After being diagnosed with celiac disease, your doctor will advise you to start a gluten-free diet. This can be overwhelming, at first. But after getting to know your options, you will soon realize that going gluten-free is not as difficult as it used to be. Many people feel better soon after transitioning to a diet free of gluten.
Symptoms will disappear, your intestines will heal and further problems will be prevented. To get to a point of good health and comfort on a gluten-free diet, it is often helpful to enlist the help and guidance of a dietitian.
Nutritional Balance Without Gluten
Going gluten-free involves eliminating wheat, rye and barley-based foods from your diet. Any food made with wheat flour is unacceptable. But potato, soy, corn, bean and rice flour are not problematic for someone with celiac disease.
There is no gluten in meat, fish, fruits, vegetables or rice, so there are no limitations in these types of foods. Today, there are a wide variety of foods and menu options for people who maintain a gluten-free lifestyle. These foods are available in both grocery stores and at restaurants. You will still be able to eat even pastas, pizza, bread and other baked foods, as they are now available in gluten-free form.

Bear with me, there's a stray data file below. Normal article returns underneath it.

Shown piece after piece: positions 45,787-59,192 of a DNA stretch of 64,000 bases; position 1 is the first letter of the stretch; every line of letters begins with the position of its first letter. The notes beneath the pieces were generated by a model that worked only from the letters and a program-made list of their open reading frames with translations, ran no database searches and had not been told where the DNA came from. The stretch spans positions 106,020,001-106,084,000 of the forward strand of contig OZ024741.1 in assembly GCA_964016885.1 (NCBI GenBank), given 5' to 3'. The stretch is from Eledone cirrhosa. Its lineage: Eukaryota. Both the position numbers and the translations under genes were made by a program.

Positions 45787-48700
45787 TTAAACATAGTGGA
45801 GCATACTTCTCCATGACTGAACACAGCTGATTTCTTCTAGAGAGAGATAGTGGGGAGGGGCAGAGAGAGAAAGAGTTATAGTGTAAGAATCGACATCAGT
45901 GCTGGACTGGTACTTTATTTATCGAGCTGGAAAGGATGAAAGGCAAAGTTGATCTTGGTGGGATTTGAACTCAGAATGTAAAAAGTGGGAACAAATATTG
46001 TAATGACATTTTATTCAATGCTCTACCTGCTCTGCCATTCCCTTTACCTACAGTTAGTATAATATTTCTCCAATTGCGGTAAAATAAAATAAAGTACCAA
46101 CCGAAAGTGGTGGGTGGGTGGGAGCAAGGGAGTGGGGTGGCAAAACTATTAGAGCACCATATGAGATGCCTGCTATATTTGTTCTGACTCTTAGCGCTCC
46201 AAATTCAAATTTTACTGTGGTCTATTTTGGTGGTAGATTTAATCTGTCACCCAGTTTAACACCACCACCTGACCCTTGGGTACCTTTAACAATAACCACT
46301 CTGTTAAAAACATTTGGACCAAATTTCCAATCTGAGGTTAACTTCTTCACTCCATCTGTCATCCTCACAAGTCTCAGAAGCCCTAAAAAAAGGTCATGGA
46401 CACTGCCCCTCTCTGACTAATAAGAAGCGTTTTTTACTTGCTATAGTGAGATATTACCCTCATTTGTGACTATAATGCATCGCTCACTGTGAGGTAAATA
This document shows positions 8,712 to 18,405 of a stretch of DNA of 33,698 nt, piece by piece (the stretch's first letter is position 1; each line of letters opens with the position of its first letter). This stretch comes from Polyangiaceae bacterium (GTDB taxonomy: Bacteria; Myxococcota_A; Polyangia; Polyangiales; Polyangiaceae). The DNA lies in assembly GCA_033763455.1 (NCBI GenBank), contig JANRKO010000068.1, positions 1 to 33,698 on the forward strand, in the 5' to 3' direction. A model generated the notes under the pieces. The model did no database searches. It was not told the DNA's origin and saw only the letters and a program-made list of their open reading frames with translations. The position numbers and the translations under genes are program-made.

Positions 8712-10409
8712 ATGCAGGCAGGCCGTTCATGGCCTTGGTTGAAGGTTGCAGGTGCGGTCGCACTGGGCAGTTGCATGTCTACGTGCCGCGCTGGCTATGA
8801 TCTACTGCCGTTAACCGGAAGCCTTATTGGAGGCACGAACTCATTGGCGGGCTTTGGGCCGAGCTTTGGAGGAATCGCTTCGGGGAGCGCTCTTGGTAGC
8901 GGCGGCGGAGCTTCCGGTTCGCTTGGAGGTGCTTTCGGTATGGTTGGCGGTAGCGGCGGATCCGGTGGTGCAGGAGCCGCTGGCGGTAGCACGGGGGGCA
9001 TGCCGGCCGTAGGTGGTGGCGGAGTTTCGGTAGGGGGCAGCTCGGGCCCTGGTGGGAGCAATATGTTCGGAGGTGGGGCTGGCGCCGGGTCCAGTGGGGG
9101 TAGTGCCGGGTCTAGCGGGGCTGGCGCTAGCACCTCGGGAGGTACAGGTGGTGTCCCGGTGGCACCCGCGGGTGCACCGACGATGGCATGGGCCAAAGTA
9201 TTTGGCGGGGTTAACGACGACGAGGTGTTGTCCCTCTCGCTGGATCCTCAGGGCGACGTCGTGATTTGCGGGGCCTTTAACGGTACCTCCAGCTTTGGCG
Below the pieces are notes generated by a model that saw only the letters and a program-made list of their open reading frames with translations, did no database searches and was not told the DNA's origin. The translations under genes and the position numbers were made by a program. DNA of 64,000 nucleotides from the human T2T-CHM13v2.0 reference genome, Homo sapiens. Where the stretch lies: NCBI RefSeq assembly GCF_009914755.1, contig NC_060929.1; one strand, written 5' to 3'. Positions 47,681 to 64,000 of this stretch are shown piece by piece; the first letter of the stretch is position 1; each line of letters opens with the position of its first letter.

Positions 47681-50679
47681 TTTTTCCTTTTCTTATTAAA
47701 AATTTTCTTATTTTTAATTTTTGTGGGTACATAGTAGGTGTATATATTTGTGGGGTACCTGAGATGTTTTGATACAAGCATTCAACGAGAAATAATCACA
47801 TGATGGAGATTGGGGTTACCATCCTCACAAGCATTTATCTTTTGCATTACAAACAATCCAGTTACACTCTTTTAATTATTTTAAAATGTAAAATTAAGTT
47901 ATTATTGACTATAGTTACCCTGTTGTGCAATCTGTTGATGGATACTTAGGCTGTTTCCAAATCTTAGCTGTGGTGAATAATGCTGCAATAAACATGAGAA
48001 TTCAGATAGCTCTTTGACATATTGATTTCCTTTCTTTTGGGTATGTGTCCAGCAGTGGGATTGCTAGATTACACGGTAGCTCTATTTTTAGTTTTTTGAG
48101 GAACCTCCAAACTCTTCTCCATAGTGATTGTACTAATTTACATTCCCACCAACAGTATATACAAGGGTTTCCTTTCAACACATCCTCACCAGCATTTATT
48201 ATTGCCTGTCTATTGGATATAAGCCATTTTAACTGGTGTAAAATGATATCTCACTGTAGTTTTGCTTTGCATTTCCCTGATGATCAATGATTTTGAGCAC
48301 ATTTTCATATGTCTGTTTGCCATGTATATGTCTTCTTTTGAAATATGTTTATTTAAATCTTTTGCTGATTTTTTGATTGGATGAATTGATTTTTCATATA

Remain Committed to Staying Gluten-Free
Even a small amount of gluten can damage the intestines of someone with celiac disease.
So it is very important that no gluten is consumed after starting the diet and that there are no “cheat days.” Once gluten has been consumed, the body will not normalize again for a period of weeks. When starting a gluten-free diet, you have to pay close attention to meals eaten outside of your own kitchen, in particular. When dining at school, work, events or anyplace away from home, it can be easier to resort to whatever food is presented to you. But the ramifications of doing so are never worth the initial convenience.
Gluten-Free Restaurants and Travel
Luckily, restaurants are becoming more and more aware of how customers with special dietary needs can be accommodated. Many venues now offer clearly-identified menu items marked as “gluten free.” This is true in table service restaurants, at fast food venues, in pizza parlors and even airport food concessionaires. Because being gluten-free is now more widely accepted, dining out in the United States is much easier. When traveling abroad, things can become a bit more difficult. But with the right preparation and a bit of self-education about local cuisine and language, gluten-free options can be found anywhere. There are also many travel aids available on the Internet for people who maintain a diet free of gluten. Regardless of where you live or go out to eat, it gets easier over time to abstain from gluten. Soon, identifying which foods may be safe and which are not healthy for you becomes second nature. If you struggle with your gluten-free lifestyle, some of the best resources are your doctor and a qualified dietitian.